A whopping 63.5% of the USA is now in a drought, the nation’s highest percentage since the 1950s, according to the latest U.S. Drought Monitor. “Unrelenting heat and lack of rain continued the downward spiral of drought conditions” in the Great Plains and Midwest this week, climate scientist Richard Heim of the National Climatic Data Center reported in the Drought Monitor (see map).
First of all, it’s important to define a drought. A drought is a period of drier-than-normal conditions that results in water-related problems. Groundwater, which is found in aquifers below the surface of the Earth, is one of the nation’s most important natural resources. Groundwater is the source of about 38 percent of the water that county and city water departments supply to households and businesses (public supply). It provides drinking water for more than 97 percent of the rural population who do not get their water delivered to them from a county/city water department or private water company.
Such droughts have two major impacts on small community water systems: water supply is reduced (surface waters and shallow groundwater) and water demand increases. The combination of these impacts can result in major stresses on the ability of water systems to meet demand.
Given the recent drought and lower than average rainfall in the US, many of us are looking at ways to save water. Conserving water not only benefits the environment, but also lessens the impact on your wallet. Although there are hundreds of water saving tips, below are some easy ones to get you started:
- Repair any leaks around your home. Leaking toilets, dripping faucets, and other leaks in pipes can waste over 10,000 gallons of water every year!
- Turn the faucet off while brushing your teeth or shaving. As soothing as the sound of running water may be, it is a complete waste and easy fix!
- Take short showers. It’s as simple as that.
- Scrape food waste into the garbage and NOT the garbage disposal. Not only does this save water, but you will make your city and wastewater operator very happy!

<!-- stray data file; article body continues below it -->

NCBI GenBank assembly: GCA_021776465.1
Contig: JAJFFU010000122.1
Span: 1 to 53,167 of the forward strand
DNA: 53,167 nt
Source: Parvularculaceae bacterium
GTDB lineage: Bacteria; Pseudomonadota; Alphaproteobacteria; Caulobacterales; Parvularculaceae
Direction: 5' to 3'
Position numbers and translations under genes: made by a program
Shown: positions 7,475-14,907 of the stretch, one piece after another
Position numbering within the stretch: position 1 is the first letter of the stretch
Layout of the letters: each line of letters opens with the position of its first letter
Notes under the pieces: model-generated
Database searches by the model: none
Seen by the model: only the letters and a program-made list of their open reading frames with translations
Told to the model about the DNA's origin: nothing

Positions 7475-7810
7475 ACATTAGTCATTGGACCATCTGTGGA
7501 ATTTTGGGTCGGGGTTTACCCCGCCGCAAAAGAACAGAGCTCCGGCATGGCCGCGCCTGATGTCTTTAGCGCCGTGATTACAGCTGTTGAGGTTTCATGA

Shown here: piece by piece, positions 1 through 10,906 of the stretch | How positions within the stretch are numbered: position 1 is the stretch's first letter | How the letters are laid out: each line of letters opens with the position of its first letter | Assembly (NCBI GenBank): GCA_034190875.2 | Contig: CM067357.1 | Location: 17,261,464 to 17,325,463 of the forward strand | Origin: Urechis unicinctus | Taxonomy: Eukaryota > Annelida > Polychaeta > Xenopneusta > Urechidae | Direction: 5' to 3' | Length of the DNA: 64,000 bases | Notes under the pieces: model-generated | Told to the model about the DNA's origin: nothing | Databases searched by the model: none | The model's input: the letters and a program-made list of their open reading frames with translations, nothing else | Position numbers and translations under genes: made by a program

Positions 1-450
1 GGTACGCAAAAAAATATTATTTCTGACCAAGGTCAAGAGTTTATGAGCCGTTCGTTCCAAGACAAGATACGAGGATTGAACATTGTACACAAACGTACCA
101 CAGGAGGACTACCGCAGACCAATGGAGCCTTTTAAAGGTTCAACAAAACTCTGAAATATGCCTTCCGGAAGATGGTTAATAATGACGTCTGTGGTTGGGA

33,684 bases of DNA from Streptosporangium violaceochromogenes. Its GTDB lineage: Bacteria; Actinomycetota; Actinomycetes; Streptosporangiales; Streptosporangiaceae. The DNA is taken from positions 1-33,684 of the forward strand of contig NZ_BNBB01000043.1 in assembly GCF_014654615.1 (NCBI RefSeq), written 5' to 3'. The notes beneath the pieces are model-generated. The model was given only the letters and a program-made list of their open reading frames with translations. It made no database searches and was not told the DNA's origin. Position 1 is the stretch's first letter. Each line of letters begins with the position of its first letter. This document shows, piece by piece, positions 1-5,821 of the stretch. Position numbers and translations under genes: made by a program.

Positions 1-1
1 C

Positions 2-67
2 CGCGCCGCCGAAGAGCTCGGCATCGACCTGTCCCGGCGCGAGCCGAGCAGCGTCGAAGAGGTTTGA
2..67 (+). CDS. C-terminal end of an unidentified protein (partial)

- Keep a pitcher of drinking water in the refrigerator instead of letting the faucet run until its cool.
- Only wash full loads of laundry and only use the dishwasher when it’s fully loaded.
- Get water efficient appliances with the WaterSense label. Water efficient dishwashers, clothes washers, showerheads, toilets, etc. are 20 percent more water efficient than other traditional products on the market.
- Water lawns and plants during the early morning hours when temperatures and wind speed are the lowest. This reduces losses from evaporation. Also, check your water hose for leaks!
- When landscaping, choose native plants that are appropriate for your region. Native plants not only use less water, but are more resistant to pests and diseases.
- Use a rain barrel. Position the rain barrel under a rain gutter outside your house to water plants. This is an extremely easy, green, and attractive way to conserve water!
- Lastly, use a bucket with water to wash your car. Not only are you conserving water, but it’s a better workout than using a garden hose.
For hundreds of water saving tips click here. We must all do our part to conserve water. Do it because it’s the right thing to do!
This week, MAP is celebrating 35 years of assisting small, low-income rural communities with their water and wastewater issues. Joe Dvorak, MAP Field Manager, elaborates on this milestone:
In the early 80’s, much the same as today, small rural communities were experiencing problems with infrastructure. For that reason, the Office of Economic Opportunity felt that an independent third-party organization could play a valuable role to provide technical assistance and training in those communities. For the past 35 years I have seen countless numbers of systems, through the help of the Midwest Assistance Program, do much to improve the health and safety of their residents by improving their water and wastewater systems..
The need for this type of help continues as water and wastewater systems in rural America continue to deteriorate and many small community elected officials have nowhere to turn for help.
The service provided by MAP is every bit as important today as it was 35 years ago.
Joe Dvorak has been with MAP and RCAP since the beginning. “His vision, energy, and his commitment during these 35 years is greatly appreciated. That appreciation is not only from the MAP Board and his colleagues, but also from the hundreds of rural communities served across the nation. Good job, Joe D,” said Marcie McLaughlin, CEO.
Check out our timeline to see how we’ve grown over the past 35 years. (Click for full size image)